Championship Wrestling from Florida – Eddie Graham Memorial Show (5.9.87) review
May 9, 1987
We’re in St Petersburg, Florida at the Bayfront Center. Hosts are Gordon Solie, Steve Keirn and Sir Oliver Humperdink. I have, in the past, suggested that CWF was dead in the water long before 1987. I watched stuff from there in the 1985 run and it was a struggling territory. It was struggling so much that promoter Eddie Graham shot himself to death in January 1985. He could see his business and his way of doing business were disappearing forever.
This tape is JIP, which means we miss out on Jimmy Valiant vs. Colt Steel. Also, there are no screenshots from this because VQ is too low.
Jerry Grey, Kendall Windham & Ron Simmons vs. Shaska Whatley & the Mulkey Brothers
JIP with Jerry Grey struggling against the evil trio of Shaska and the Mulkeys. Grey felt like he was going places and wrestled a lot for NJPW in 1988 and then just retired. I can only assume it was an injury. Ron Simmons. Now there’s a hot tag. He’s a beast. He flattens one of the Mulkeys with a flying shoulderblock. Game over.
Bob & Brad Armstrong vs. MOD Squad
So, we finally get tape on the MOD Squad. Basher and Spike. Two large gentlemen who were big in Florida. They were brothers; Mac and Jim Jeffers. They had a motorcycle cop gimmick, loosely based on the 1970s TV show of the same name. They’re a perfectly fine heel team. They cut the ring off and work heat on Bullet Bob. Steve Keirn spends his PBP time berating the MOD Squad’s lack of conditioning. Brad gets a hot tag, finishes with a high crossbody and that’s that! The match was all heat and quite dull.
Jimmy Garvin vs. Teijo Khan
Garvin is dressed like a magician and comes out to ZZ Top’s “Sharp Dressed Man”. Khan is green and Garvin isn’t known for carrying lesser workers. He has a go though, to be fair to him. Garvin catches a roll up for the win in short order.
Mike Graham vs. Dory Funk Jr
Mike is way too small to be wrestling a star like Dory. Mike was definitely a cruiserweight and it looks pretty silly having him in there with Dory. They mostly stick to technical wrestling and Dory is way superior but he’s generous too and let’s Mike have his moments. Dory’s forearm uppercuts are beautiful. Dory is 46 years old at this point and looks great still. Well, he looks like an old man, but he wrestles like he’s very much in his prime. Dory doesn’t need to cheat but he chooses to cheat, because he knows he’s playing a role and that role is to make Mike Graham look good. And you can’t do that without cheating. The referee here is Bill Alphonso and he does a good job with his positioning and whatnot. He’s also recipient of a ref bump. Oliver Humperdink jumps in there and gets put in a Figure Four. Teijo Khan jumps in there too and they beat the shit out of Mike Graham. Steve Keirn jumps in and takes a bullet from a Tahitian Prince Superfly splash. This was good until the lack of finish, but I get Mike probably didn’t want to job on his dad’s tribute show. ***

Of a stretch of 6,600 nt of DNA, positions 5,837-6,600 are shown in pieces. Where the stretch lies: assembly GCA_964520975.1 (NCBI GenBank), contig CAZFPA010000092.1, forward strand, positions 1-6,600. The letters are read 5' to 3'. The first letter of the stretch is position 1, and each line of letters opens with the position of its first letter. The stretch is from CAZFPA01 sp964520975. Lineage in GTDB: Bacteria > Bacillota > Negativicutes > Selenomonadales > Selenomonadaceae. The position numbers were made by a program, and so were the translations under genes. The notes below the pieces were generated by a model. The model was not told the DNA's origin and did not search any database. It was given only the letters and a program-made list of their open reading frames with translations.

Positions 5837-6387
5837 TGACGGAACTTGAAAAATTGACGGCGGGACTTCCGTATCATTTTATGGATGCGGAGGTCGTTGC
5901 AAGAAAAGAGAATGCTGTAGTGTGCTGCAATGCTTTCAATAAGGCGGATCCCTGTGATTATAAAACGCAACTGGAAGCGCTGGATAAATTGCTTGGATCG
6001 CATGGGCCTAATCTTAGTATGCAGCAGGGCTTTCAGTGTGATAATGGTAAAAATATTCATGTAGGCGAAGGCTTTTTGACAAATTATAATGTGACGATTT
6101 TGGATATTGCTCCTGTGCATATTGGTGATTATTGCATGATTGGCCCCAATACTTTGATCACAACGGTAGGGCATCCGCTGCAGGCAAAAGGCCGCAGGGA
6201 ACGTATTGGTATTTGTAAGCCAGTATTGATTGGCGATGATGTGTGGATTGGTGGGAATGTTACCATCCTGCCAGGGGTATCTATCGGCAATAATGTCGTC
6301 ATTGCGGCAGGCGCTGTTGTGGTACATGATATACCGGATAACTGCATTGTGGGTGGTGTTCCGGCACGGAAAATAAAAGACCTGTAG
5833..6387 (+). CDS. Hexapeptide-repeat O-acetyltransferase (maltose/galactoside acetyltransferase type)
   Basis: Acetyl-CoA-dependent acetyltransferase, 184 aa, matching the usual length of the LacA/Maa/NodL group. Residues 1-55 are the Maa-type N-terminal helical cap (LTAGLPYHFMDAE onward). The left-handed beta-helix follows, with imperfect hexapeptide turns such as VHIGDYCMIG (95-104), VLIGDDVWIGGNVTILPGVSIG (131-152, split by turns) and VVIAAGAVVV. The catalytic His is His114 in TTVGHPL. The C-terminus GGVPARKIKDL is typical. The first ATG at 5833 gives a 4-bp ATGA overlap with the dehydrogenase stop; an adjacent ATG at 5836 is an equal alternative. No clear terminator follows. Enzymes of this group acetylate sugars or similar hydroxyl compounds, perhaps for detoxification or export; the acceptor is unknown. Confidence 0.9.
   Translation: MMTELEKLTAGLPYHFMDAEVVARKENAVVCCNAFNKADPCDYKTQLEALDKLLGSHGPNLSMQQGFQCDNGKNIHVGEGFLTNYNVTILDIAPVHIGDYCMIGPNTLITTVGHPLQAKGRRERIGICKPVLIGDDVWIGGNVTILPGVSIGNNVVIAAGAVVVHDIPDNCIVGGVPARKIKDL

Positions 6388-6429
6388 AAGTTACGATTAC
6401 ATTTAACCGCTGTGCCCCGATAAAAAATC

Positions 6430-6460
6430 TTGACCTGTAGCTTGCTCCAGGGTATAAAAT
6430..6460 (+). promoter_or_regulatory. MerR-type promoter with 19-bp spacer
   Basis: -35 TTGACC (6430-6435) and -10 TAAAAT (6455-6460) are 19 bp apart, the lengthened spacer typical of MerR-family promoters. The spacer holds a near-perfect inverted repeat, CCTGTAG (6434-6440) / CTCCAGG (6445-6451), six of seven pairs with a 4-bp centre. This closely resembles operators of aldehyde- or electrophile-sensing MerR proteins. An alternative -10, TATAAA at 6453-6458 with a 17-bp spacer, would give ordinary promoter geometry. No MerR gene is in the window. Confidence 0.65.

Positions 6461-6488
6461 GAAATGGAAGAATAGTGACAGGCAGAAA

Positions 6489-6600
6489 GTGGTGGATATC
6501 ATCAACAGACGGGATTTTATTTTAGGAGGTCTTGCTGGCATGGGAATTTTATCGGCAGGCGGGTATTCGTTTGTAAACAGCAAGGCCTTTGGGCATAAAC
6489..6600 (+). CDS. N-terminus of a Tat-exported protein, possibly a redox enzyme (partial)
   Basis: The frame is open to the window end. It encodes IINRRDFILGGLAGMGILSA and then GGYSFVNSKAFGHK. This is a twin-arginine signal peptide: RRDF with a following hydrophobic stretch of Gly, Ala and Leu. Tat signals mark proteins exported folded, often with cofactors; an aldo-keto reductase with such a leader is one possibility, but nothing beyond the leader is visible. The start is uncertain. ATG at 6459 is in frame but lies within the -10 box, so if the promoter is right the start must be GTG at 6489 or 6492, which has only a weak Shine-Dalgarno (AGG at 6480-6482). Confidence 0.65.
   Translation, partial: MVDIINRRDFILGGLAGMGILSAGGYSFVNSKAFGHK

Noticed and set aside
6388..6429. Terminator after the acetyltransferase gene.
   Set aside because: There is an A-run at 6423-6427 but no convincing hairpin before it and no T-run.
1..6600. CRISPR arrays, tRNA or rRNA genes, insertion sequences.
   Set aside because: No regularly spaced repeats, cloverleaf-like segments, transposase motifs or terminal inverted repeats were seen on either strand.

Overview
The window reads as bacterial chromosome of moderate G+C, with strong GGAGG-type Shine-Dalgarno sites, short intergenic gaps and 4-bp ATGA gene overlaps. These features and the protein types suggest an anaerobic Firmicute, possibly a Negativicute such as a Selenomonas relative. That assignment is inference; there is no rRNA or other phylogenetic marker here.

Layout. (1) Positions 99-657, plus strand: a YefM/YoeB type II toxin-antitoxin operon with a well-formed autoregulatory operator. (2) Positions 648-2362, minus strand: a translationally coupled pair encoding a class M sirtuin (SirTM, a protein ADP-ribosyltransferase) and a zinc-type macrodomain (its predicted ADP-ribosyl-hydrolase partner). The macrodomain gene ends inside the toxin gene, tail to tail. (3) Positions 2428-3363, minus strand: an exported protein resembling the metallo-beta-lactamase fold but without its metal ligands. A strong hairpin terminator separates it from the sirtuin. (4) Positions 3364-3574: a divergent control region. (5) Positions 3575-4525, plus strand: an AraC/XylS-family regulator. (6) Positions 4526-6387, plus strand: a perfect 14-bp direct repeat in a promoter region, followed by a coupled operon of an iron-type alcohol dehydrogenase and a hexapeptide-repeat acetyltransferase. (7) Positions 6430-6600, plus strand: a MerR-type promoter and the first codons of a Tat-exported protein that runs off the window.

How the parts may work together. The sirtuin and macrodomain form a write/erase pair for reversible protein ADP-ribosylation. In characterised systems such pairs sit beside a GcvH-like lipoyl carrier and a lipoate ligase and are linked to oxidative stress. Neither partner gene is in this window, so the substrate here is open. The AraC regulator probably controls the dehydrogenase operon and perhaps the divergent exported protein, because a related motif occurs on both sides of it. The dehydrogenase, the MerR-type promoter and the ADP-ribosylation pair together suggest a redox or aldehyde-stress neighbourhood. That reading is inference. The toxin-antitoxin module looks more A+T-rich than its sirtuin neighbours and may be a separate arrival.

Dory Funk Jr & Prince Samu vs. Barry Windham & Ed Gantner
This was supposed to be Samu & Humperdink but Sir Oliver, claiming he’s sustained a knee injury, has joined commentary to replace the now injured Steve Keirn. Samu, also dubbed the Tahitian Prince on this show, is announced for this match as Prince Samu. So that’s what we’re calling him. He’s also had a failed run in the WWF at this point as “Samula”. The fascinating guy for me is Ed Gantner. Never heard of Ed Gantner? There’s a reason.